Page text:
• Let it sit for a few hours before use to make sure it is completely cured and you will be good to go.
Make sure you have lots of empty tubes or pots on hand because this little recipe will make 4 or 5 lip balms. It’s a great stocking stuffer, and it’s also great to have on hand for house guests. Enjoy!
 

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I can teach you everything you need to know to create products just for your unique skin. Click HERE for a free sample class, and to learn more about my 6-week online course, Create Your Skincare.
 

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14 thoughts on “How to Holistically Prevent and Heal Chapped Lips, Plus a Special Treat!”

  1. So wait, you recommend against petrolatum based products because of their “risks” (which don’t exist) but you recommend colloidal silver which has caused deaths? Great idea!

  2. Hello Anonymous,

    I disagree that petrolatum based products are without risks, especially considering the amount and frequency of use in commercial products and lip products, especially.

    However you do make a point about colloidal silver that merits further discussion. I still think it is a safer choice than most of the pharmaceutical and OTC antibiotic and corticosteroid alternatives, but I should have clarified in the post that it should not be taken regularly in large quantities and you have to be sure you can trust the source. The Silver Shield product I listed is the one my naturopathic doctor recommends because of how it is formulated–it is non-toxic and does not pose a risk of heavy metal poisoning. The Colloidal Silver and Lavender Floral Water toner from Hylunia is also a safe option. I do not recommend the use of colloidal silver internally as a regular supplement (this is where you see the “blue man” and horror stories which have been reported on the Internet), and topically it should be used sparingly and only when needed.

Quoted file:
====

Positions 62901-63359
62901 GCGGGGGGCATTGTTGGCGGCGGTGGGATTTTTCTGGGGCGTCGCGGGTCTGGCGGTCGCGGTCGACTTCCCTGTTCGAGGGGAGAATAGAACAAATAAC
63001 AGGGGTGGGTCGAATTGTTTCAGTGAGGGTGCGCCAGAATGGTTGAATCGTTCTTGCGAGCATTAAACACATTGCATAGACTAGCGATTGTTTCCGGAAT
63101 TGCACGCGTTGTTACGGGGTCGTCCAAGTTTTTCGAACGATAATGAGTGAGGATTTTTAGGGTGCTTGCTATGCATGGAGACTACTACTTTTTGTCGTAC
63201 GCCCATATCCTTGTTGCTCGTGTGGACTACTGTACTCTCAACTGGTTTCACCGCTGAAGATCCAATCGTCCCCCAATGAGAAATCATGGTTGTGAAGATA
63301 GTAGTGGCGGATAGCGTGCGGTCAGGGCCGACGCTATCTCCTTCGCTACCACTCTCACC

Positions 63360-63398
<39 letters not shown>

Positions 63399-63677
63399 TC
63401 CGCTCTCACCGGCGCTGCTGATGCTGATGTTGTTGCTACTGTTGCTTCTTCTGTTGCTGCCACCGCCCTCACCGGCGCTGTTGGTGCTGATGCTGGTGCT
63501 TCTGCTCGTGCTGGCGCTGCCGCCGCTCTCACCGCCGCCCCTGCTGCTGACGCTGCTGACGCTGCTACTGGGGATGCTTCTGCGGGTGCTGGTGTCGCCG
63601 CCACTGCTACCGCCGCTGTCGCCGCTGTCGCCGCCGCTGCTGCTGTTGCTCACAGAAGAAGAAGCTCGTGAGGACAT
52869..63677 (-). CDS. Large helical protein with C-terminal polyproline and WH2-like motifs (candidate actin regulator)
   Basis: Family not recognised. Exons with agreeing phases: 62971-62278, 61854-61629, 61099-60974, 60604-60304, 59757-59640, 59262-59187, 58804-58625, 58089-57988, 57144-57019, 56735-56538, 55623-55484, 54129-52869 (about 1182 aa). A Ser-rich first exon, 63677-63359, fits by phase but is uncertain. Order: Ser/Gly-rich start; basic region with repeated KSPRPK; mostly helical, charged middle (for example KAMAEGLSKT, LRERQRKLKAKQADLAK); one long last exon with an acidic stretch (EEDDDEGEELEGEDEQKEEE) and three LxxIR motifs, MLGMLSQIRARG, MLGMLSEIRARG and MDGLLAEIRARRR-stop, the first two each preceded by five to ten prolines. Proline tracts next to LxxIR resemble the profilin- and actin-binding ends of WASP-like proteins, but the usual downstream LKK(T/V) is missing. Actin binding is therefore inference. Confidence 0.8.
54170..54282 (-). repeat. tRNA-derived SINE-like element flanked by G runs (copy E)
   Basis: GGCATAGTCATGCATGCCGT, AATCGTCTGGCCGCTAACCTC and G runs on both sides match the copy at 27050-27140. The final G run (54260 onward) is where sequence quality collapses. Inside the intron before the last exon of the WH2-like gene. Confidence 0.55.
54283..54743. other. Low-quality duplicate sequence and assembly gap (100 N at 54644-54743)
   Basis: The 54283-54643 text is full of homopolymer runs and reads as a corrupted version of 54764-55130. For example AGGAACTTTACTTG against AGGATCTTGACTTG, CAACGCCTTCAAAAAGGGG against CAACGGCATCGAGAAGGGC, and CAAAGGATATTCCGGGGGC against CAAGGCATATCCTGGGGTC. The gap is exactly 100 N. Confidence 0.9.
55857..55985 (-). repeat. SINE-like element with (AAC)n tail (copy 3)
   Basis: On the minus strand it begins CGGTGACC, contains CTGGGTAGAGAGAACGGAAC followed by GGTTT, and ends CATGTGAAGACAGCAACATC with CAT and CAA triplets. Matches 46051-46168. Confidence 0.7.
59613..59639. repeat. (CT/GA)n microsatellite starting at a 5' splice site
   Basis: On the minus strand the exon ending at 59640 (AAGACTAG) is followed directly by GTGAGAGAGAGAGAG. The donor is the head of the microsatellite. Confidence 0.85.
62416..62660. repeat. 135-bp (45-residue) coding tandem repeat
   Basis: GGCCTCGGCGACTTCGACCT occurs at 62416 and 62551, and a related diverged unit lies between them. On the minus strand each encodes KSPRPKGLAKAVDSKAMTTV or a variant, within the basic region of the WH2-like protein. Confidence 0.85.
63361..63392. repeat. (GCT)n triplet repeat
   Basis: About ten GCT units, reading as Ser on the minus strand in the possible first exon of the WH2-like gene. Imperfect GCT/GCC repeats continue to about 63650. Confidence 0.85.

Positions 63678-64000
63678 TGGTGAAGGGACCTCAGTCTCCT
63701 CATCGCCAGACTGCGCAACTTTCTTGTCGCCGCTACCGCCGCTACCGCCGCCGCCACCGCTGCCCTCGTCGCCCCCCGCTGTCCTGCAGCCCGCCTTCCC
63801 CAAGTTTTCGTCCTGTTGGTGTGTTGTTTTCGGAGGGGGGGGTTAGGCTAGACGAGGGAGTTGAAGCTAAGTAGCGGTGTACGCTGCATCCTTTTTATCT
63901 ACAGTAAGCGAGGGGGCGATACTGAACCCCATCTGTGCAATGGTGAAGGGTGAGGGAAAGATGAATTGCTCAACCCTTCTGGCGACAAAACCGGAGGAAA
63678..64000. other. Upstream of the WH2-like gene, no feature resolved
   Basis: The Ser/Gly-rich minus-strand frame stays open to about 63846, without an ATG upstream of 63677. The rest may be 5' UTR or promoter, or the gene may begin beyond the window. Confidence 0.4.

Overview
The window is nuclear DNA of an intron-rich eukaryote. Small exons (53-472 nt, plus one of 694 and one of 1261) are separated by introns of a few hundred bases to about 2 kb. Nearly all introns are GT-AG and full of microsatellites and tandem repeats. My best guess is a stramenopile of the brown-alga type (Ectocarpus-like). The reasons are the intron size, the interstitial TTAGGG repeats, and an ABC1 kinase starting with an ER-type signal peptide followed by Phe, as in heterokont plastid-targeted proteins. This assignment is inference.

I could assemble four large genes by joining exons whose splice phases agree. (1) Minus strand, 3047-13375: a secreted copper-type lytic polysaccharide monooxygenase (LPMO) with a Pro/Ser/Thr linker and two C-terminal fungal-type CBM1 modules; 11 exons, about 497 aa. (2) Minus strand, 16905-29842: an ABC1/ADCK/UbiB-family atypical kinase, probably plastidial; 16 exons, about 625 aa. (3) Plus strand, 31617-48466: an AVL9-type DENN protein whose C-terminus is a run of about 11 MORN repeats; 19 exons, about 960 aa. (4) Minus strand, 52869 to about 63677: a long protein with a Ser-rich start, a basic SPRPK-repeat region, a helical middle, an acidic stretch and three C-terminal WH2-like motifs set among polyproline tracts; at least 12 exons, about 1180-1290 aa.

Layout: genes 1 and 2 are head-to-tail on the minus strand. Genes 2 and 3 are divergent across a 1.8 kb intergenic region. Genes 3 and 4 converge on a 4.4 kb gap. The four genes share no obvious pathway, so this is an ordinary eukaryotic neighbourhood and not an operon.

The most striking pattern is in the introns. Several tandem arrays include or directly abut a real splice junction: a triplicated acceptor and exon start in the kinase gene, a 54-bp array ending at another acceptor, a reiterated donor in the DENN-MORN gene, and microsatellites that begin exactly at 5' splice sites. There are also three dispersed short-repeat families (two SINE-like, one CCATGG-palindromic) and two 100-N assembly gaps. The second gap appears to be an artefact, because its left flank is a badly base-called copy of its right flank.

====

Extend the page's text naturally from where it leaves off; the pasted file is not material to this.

If you wish to avoid the ingredient completely, that is certainly understandable. Aloe vera gel mixed with the essential oils suggested above is certainly effective on its own.

    Keep in mind that there have been many, many deaths associated with poisoning from over-the-counter and prescription drugs–many more than you see written in articles on the Internet. Not to sound like a conspiracy theorist here, but the horror stories you read about ingredients like colloidal silver are often from biased sources in the pharmaceutical industry. Other natural ingredients have been linked to toxicity and even deaths in very large amounts as well, which people freak out about, even though the third highest cause of death in this country is from iatrogenic disease–disease/complications caused by misuse and overuse of pharmaceutical drugs. This doesn’t get talked about and written about as much. So when you see horror stories about natural and holistic preparations, I always recommend taking the information with a grain of salt.

  3. Chapped lips can be a sign of dehydration. Make sure you’re getting enough salt in your diet to prevent the loss of sodium in the urine.

  4. This is an exceptionally well written and researched article and covers most of the reasons for getting dry and chapped lips. I do however encourage people to use organic lip balms like beeswax as opposed to petroleum based ones like vaseline. Thanks.

    1. Val–so do I! You will see there are no petroleum-based or synthetic ingredients in my lip balm recipe.

  5. Hi Rachel,

    I really appreciate and value all your comments, insights, suggestions, etc. Thanks very much for helping others be as healthy as possible. Also, you look very healthy yourself! 🙂